Out of nowhere, ASUS has unveiled the Chromebook C425 and it packs in quite a few features that make for a great all-around Chromebook. At first glance, you’d be forgiven for mistaking it for its more well-outfitted brother in the Flip C434. Don’t be confused, however, as the C425 is different in a handful of key areas that you as a potential buyer need to be fully aware of.
First up, the build quality is different. Things are generally in the same places and the chassis are very similar in overall size, but the C425 is mostly a plastic affair instead of the all-aluminum build of the C434. With an aluminum lid and quality plastics, however, the C425 still feels great and exhibits a pleasing build quality. So far, the word “budget” hasn’t entered my mind while using it. While I miss the ability to flip it around into the tent, presentation and tablet modes, I mainly use my Chromebooks in clamshell mode, so I’m not too upset about that.
The screen is the same resolution (1920×1080) and comes with the same ultra-thin bezels as the C434. That is a good thing. This allows ASUS to fit a 14-inch Chromebook into a 13-inch frame, making the overall package more portable and much more pleasing on the eyes overall. While the screen is attractive because of the tiny bezels, it is mostly a downgrade from the screen on the C434. Adding an anti-glare finish helps, but you can’t help but notice the much-dimmer display and less-even viewing angles on the C425. On top of looking worse in nearly every way, it also drops touch support.
In all fairness, this isn’t a bad screen. Viewing angles degrade a tad off-angle, but mainly just in brightness. There’s no color shifting, so I’d assume the brightness changes are due to the anti-glare nature of the display. Colors look good and I’ve not had much issue with the screen indoors so far. The lack of touch has been a real bummer so far, though, and I’ll have to see how that affects my daily usage as I prep for the full review.
The keyboard feels identical to the C434 in both materials and travel, which is to say it is great. The trackpad gets a generous boost in size and comes in as one of the largest we’ve seen on a Chromebook. The surface material is similar to the C434, so that means we’re dealing with plastic and what I would assume will be a mediocre overall experience. Again, time will tell.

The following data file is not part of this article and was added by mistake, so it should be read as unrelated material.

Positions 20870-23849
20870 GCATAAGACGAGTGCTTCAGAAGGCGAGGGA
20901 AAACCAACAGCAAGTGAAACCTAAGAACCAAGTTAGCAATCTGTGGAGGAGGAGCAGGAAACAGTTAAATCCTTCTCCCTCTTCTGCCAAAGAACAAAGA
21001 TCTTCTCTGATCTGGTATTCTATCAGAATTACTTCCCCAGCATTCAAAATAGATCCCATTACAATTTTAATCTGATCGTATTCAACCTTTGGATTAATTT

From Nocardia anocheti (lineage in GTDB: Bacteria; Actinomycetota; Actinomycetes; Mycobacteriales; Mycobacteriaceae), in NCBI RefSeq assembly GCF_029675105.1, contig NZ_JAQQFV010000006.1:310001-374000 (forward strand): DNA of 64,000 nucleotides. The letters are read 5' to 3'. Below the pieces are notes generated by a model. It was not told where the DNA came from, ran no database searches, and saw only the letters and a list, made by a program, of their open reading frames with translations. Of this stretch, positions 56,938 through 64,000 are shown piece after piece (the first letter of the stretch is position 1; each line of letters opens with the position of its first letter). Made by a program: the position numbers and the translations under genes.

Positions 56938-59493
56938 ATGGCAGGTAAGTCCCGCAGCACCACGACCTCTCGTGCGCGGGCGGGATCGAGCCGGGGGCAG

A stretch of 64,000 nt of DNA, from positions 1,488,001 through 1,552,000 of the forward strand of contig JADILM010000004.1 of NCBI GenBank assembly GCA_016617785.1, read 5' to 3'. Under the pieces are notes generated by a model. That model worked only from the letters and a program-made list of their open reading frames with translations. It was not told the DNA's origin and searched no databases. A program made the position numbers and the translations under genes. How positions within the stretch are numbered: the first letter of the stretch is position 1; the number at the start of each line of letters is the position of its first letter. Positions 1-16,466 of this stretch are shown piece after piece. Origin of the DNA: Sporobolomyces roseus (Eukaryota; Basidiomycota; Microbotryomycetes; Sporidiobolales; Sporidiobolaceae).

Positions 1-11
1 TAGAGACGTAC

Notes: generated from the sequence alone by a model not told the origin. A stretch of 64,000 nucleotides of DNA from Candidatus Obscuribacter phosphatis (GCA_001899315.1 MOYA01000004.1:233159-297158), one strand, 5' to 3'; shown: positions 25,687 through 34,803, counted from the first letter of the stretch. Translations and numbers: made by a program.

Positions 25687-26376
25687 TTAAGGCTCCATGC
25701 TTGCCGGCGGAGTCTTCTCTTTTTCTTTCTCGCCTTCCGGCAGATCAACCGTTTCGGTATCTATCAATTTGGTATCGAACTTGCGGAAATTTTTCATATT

Port selection is not surprisingly the same as the C434 with 2 USB Type C ports, a USB Type A port, microSD card slot, and a headphone/mic jack. The speakers sound similar to the C434 as well and that is a great thing: those speakers were great. Internally, we have an 8th-gen Core m3, 8GB of RAM, and 64GB of internal storage.
Price, price, price
At this point for me, this device will come down to price. At $499 MSRP, I’m not sure ASUS has given users enough for their money. Even if we compare apples to apples, the 8GB version of the C434 is $599 and I’m not yet convinced that saving $100 is worth the loss of screen brightness, aluminum build materials, and a touch display. Sure you get an anti-glare screen and a larger trackpad, but at this point, I can’t see that being a good trade. Oh, and the C434 with 8GB is only $559 right now, so there’s that too.
I’m going to be spending a lot of time with this Chromebook over the next little bit, so we’ll have more conclusive opinions on this device soon. For now, I’m really holding on to hope that ASUS is pricing this thing to go on sale. At $349-$399, this all becomes a much different discussion. Tune in for more on the ASUS Chromebook C425 soon and subscribe to the newsletter below if you don’t want to miss our full review.